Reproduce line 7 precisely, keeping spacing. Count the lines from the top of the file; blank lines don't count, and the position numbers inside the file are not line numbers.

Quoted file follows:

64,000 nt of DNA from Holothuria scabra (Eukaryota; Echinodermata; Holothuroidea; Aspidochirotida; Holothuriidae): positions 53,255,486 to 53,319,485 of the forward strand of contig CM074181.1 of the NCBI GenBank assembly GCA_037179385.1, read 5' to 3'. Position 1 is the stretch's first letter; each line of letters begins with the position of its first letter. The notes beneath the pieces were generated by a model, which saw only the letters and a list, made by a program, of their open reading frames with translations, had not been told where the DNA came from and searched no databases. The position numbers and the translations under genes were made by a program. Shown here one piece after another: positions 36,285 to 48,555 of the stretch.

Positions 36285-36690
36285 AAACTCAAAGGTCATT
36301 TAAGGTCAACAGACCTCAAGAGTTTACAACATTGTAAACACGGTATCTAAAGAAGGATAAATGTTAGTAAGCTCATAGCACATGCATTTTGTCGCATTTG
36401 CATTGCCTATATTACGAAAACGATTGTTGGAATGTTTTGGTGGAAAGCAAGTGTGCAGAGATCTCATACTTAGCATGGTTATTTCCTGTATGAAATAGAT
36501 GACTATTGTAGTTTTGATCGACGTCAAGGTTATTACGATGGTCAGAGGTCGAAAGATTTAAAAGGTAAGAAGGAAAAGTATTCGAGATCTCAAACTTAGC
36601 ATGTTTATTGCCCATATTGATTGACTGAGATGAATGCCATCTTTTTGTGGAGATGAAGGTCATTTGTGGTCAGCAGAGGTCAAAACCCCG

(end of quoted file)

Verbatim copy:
36601 ATGTTTATTGCCCATATTGATTGACTGAGATGAATGCCATCTTTTTGTGGAGATGAAGGTCATTTGTGGTCAGCAGAGGTCAAAACCCCG